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Nature. 2002 Oct 3;419(6906):467-70.

Lateralization of magnetic compass orientation in a migratory bird.

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Zoologisches Institut, Fachbereich Biologie und Informatik, J.W. Goethe-Universität, Siesmayerstrasse 70, D-60054 Frankfurt am Main, Germany.


Lateralization of brain functions, once believed to be a human characteristic, has now been found to be widespread among vertebrates. In birds, asymmetries of visual functions are well studied, with each hemisphere being specialized for different tasks. Here we report lateralized functions of the birds' visual system associated with magnetoperception, resulting in an extreme asymmetry of sensing the direction of the magnetic field. We found that captive migrants tested in cages with the magnetic field as the only available orientation cue were well oriented in their appropriate migratory direction when using their right eye only, but failed to show a significant directional preference when using their left eye. This implies that magnetoreception for compass orientation, assumed to take place in the eyes alongside the visual processes, is strongly lateralized, with a marked dominance of the right eye/left brain hemisphere.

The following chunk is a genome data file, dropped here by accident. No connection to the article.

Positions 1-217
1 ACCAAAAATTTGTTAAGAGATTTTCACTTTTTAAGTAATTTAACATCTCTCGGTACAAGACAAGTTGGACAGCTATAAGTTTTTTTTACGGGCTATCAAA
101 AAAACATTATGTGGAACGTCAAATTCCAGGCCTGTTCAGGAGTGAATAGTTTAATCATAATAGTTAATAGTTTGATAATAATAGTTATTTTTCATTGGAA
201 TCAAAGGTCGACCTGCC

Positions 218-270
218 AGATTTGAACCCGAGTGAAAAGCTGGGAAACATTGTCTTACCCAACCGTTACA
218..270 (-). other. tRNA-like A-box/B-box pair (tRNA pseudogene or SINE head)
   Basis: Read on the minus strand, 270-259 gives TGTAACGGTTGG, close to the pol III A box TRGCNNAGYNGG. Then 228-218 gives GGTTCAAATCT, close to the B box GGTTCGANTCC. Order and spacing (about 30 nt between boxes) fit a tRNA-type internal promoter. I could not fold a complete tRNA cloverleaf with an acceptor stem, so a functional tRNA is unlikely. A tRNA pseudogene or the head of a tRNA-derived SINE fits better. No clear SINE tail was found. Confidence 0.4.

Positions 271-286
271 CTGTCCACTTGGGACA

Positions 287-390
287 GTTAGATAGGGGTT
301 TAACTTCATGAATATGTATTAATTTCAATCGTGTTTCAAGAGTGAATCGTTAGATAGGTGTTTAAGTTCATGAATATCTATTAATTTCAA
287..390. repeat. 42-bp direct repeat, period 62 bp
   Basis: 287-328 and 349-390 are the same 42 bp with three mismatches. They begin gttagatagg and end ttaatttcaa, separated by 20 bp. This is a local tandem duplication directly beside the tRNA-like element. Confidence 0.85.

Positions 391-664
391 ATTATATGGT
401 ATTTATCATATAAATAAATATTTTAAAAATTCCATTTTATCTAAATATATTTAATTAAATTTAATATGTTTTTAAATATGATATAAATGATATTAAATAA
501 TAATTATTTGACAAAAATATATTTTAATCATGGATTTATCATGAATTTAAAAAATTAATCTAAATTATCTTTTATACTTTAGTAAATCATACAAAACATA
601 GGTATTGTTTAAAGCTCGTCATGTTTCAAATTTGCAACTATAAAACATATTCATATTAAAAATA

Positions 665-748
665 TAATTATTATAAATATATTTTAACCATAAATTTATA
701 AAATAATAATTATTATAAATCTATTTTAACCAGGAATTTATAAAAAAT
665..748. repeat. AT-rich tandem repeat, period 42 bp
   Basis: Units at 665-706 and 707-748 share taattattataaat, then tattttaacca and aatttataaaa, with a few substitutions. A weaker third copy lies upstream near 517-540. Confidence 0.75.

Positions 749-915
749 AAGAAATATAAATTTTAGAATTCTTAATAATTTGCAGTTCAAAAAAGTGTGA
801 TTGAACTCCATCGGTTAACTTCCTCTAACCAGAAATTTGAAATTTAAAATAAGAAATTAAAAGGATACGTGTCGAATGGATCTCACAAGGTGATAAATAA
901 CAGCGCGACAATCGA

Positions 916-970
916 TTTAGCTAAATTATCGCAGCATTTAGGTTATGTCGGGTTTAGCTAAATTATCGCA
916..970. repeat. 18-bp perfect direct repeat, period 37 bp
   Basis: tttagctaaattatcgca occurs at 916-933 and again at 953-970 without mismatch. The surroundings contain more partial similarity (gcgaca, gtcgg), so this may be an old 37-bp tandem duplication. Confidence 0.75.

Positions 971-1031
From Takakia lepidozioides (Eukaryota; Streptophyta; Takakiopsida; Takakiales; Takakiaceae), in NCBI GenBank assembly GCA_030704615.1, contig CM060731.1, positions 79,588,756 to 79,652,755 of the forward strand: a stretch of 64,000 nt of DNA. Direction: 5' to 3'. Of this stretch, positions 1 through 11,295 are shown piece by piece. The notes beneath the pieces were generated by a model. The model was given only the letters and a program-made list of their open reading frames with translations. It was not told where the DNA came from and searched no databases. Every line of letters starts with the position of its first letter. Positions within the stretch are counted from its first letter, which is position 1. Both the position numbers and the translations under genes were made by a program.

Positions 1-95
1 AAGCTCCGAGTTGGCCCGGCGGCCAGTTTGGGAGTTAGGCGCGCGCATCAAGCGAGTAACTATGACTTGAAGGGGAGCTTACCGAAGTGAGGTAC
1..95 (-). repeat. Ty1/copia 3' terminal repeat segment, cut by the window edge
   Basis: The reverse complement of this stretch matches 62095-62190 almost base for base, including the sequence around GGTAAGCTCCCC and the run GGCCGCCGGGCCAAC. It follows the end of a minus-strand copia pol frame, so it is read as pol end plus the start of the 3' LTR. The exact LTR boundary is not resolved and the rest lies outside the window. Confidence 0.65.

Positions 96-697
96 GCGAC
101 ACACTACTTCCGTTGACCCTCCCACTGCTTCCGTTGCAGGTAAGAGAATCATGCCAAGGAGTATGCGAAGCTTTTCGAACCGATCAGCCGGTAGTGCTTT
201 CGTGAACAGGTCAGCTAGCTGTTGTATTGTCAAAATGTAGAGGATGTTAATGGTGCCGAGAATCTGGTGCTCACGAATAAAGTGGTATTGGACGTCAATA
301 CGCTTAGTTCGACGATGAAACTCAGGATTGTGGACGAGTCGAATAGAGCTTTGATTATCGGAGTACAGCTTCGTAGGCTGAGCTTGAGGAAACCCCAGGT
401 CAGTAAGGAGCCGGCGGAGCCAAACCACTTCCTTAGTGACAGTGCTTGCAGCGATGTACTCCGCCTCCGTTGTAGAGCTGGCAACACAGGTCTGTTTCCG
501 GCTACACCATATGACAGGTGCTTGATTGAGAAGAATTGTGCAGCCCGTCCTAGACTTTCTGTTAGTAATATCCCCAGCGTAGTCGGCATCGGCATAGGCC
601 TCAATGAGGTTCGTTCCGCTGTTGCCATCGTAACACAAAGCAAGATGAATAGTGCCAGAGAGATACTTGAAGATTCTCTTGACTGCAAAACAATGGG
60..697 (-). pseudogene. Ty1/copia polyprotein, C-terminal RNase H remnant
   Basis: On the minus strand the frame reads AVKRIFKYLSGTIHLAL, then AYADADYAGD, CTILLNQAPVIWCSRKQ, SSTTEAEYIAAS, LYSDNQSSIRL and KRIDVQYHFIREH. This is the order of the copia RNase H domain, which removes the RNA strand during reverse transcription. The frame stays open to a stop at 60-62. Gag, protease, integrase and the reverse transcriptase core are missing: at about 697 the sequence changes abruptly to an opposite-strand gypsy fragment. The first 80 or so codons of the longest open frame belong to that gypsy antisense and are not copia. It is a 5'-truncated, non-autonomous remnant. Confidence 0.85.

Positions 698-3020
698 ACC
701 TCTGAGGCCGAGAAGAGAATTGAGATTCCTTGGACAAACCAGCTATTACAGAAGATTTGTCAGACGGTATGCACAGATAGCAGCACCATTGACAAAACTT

[Indexed for MEDLINE]

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